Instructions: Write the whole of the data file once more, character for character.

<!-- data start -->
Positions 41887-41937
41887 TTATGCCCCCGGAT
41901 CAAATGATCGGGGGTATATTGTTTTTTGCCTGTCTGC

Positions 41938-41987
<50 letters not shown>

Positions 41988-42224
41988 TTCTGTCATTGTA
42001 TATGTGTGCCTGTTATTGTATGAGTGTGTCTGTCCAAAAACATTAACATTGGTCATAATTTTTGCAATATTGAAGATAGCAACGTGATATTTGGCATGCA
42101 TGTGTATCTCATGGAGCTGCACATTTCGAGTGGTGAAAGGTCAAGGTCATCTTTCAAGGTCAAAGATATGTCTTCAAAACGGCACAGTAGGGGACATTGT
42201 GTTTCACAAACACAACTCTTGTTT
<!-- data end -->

Positions 41887-41937
41887 TTATGCCCCCGGAT
41901 CAAATGATCGGGGGTATATTGTTTTTTGCCTGTCTGC

Positions 41938-41987
<50 letters not shown>

Positions 41988-42224
41988 TTCTGTCATTGTA
42001 TATGTGTGCCTGTTATTGTATGAGTGTGTCTGTCCAAAAACATTAACATTGGTCATAATTTTTGCAATATTGAAGATAGCAACGTGATATTTGGCATGCA
42101 TGTGTATCTCATGGAGCTGCACATTTCGAGTGGTGAAAGGTCAAGGTCATCTTTCAAGGTCAAAGATATGTCTTCAAAACGGCACAGTAGGGGACATTGT
42201 GTTTCACAAACACAACTCTTGTTT